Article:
Een andere test met behoorlijk goede resultaten is trouwens ook ooggerelateerd: klassieke conditionering van de knipperreflex (bij blazen in de ogen). Iemand die daar wat over heeft?
Da's er ééntje, denk ik (mét full text, voor als je er zin in hebt
)...Eyeblink conditioning discriminates Alzheimer's patients from non-demented aged (Clinical Neuroscience and Neuropathology, sept. 1990)
Classical conditioning of the eyeblink response in rabbits is a model system useful in research on the neurobiology of learning, memory and aging, and it has implications for Alzheimer's disease (AD). The hippocampus and cerebellum are brain structures of demonstrated involvement in eyeblink conditioning. AD profoundly impairs the septo-hippocampal cholinergic system; thus, AD patients should show greater impairment of eyeblink conditioning than non-demented, age-matched subjects. Twenty probable AD patients and 20 non-demented age-matched subjects were classically conditioned in the delay paradigm. While control subjects showed clear evidence of acquisition (31.54% conditioned responses [CRs]), probable AD patients showed significant impairment (10.77% CRs). Eyeblink classical conditioning may be useful for AD research and assessment.
Of anders, dit artikel (enkel een abstract):
One of the primary features of Alzheimer's disease (AD) is a disorder of memory. Although considerable effort has been devoted to characterizing this memory disorder, simple forms of memory such as classical (Pavlovian) conditioning have not been studied. The prevailing view has been that these simple forms of memory are not affected in AD. These forms of memory, however, may be of particular interest because they are beginning to be well understood at the neurobiological level. Because of this, when memory disorders are detected, it may be possible to specify their neurobiological substrate. We now report that classical conditioning of the eyeblink response is disrupted in AD patients compared to age-matched controls. This deficit in conditioning is not due to nonassociative factors such as changes in sensitivity to stimuli or disruption of the motor response. The results are considered in terms of using simple forms of memory to help generate hypotheses regarding the neurobiology of age-related memory disorders.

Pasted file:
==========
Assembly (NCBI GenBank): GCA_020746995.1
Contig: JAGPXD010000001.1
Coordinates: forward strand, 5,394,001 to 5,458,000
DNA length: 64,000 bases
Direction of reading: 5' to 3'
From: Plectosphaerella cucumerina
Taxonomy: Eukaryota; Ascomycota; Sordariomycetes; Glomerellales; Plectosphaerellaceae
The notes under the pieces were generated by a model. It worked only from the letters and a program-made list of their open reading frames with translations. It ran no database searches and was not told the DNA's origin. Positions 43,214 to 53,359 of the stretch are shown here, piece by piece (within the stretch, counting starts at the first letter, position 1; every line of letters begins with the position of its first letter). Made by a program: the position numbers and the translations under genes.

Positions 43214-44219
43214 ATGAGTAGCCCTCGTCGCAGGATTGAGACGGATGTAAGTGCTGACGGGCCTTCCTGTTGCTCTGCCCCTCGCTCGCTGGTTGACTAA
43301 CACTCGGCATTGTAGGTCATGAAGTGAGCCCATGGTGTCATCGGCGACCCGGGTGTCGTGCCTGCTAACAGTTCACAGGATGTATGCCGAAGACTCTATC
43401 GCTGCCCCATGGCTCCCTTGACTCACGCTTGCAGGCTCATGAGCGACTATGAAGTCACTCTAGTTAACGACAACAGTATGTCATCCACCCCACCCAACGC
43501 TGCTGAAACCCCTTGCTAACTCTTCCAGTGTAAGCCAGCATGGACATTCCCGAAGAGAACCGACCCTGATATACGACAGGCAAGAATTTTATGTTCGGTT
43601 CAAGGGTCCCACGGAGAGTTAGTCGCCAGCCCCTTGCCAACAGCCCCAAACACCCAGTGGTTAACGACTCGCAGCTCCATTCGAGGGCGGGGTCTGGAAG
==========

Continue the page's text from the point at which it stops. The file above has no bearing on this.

uit: Neurobiol Aging. 1991 Jul-Aug;12(4):283-7. Disruption of classical conditioning in patients with Alzheimer's disease (Solomon PR et all)
Veranderd door Dido, 15 januari 2010 - 17:06
Ik ben niet jong genoeg om alles te weten...